Our work is focused on development of novel molecular analysis concept for use in research and diagnostics, with primary focus on infectious and cancer diagnostics. We address development of both fundamental assay architecture and novel devices. Our research is based on a cross-disciplinary approach involving extensive collaboration with scientist ranging from physics and engineering to biomedical and clinical research, and with the ultimate goal of translating the research into industrial products to make the technologies available for the scientific community and hospital labs.
A current trend in drug development is that novel therapies are more targeted to a certain molecular defect. Thus, molecular diagnostics has become a central element to be able to prescribe the right drug. Powerful research tools are not always suitable for the diagnostic setting, where tests needs to be very reliable, automated, usually relatively rapid, inexpensive, and fit the sample logistics and throughput of a typical hospital lab.
The fundament of our research is based on advanced molecular tools employing nucleic acid processing enzymes and DNA circularization reactions, as used in the padlock and selector probe technologies developed in our lab. The selector technology enables highly multiplexed targeted ultra-deep next generation sequencing suitable for diagnostics and is now commercially available as tha HaloPlex assay. Padlock probes combined with RCA provides interesting analytical advantages. First, due to the single-molecule sensitivity of these assays, they can be used for highly precise digital quantification. Second, they can be used to elicit novel magnetic or electric biosensor readouts, that can be used for hand held devices. Finally, they can be implemented in situ to detect and digitally quantify DNA and RNA sequences resolving single-nucleotide variants at micro-meter resolution, which we utilize in our in situ sequencing approach, applying next generation sequencing in situ. With this technique we can sequence DNA and RNA molecules in the preserved context of fixed cells and tissue sections and it can be applied for massively multiplexed expression profiling, splice variant mapping, and mutation detection in situ.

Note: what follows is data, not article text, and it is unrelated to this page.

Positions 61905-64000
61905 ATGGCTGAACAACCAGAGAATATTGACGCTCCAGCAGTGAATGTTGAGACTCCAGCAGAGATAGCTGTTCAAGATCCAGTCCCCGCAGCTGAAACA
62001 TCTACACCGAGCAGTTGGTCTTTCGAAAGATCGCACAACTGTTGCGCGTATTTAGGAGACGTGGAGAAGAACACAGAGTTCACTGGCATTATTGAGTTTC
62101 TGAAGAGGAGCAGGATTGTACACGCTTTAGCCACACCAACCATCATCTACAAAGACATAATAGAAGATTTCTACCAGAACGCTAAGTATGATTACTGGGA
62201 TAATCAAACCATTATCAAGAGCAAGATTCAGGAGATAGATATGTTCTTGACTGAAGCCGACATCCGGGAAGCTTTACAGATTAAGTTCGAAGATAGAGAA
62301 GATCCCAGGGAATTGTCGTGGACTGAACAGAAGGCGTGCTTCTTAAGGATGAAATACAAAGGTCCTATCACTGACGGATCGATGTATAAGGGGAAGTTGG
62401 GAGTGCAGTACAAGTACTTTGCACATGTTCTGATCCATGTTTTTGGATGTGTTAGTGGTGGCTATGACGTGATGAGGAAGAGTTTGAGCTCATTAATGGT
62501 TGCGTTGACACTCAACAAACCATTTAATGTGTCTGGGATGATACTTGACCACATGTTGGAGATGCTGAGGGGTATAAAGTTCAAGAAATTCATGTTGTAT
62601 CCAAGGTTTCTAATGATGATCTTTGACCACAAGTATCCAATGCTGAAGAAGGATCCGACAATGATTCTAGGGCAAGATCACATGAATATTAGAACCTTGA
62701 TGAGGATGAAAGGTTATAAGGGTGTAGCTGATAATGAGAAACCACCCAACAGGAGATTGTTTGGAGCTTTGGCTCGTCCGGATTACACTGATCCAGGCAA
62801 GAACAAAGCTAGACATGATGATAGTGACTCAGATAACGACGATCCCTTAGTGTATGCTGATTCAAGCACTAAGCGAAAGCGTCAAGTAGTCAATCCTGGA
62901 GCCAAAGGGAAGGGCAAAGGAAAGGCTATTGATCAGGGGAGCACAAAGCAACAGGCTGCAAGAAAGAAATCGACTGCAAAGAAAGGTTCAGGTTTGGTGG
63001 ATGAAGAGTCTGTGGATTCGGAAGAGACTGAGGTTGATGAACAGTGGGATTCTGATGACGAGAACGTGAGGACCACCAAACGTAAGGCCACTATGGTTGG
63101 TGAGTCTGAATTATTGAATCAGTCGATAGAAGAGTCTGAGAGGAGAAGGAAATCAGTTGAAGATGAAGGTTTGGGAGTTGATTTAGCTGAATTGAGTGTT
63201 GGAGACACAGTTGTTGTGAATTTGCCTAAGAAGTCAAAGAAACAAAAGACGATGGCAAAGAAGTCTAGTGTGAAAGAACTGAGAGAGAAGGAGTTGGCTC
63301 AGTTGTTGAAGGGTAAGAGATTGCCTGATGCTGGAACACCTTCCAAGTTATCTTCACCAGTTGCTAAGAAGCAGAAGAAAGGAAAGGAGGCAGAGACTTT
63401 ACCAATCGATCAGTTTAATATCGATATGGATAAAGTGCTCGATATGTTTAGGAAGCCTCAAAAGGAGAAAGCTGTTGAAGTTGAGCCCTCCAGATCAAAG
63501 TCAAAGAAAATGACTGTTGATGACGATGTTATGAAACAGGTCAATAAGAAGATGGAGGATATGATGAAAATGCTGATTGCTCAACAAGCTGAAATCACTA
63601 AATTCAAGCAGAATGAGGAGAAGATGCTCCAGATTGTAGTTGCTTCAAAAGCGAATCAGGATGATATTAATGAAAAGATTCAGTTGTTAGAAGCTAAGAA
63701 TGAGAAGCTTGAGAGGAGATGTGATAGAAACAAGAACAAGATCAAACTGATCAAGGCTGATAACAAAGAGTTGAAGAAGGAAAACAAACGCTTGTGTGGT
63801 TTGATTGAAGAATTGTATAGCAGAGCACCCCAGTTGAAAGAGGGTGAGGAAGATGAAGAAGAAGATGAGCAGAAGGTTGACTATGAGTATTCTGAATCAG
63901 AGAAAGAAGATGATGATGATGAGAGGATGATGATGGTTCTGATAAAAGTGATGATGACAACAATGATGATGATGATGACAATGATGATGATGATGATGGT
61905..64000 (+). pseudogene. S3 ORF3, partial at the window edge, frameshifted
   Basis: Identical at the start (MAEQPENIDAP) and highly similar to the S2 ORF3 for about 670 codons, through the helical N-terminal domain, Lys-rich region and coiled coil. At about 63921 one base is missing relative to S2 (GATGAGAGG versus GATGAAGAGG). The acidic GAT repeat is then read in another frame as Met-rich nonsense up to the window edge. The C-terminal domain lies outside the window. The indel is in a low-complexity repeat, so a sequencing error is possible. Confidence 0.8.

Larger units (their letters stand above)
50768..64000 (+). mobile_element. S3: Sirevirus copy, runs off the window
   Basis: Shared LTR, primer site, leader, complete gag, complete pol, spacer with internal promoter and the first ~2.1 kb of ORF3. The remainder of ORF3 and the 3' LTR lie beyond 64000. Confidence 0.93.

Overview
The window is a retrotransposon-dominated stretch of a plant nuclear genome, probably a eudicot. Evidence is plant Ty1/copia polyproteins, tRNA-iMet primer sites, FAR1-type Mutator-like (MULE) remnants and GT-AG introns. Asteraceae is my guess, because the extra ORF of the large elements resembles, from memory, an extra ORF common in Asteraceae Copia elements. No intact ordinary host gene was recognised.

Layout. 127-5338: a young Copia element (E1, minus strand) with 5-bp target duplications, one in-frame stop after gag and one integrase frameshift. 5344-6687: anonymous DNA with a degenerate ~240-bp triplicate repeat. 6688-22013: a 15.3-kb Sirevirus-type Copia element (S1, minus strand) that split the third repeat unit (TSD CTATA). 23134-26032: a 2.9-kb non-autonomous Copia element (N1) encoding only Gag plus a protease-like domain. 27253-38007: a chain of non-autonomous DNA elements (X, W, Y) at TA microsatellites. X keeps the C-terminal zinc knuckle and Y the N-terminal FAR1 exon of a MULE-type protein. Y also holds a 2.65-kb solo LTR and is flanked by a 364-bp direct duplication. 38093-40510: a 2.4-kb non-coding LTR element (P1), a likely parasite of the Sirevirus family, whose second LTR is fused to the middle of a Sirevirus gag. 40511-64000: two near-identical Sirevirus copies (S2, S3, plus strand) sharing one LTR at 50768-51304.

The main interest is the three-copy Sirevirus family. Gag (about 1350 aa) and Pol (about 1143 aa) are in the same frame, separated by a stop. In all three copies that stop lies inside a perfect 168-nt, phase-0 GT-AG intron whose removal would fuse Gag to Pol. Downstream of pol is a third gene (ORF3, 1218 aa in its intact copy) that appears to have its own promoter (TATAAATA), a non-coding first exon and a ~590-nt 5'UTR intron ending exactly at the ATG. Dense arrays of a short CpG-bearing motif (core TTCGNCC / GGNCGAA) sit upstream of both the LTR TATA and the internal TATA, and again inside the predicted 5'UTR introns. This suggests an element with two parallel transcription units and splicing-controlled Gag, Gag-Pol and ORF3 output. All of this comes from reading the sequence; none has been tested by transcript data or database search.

|Sibel Ciftci||PhD student|
|Ivan Hernandez-Neuta||PhD student|
|Tomasz Krzywkowski||PhD student|
|Elin Lundin||PhD student|
|Felix Neumann||PhD student|
|Xiaoyan Qian||PhD student|
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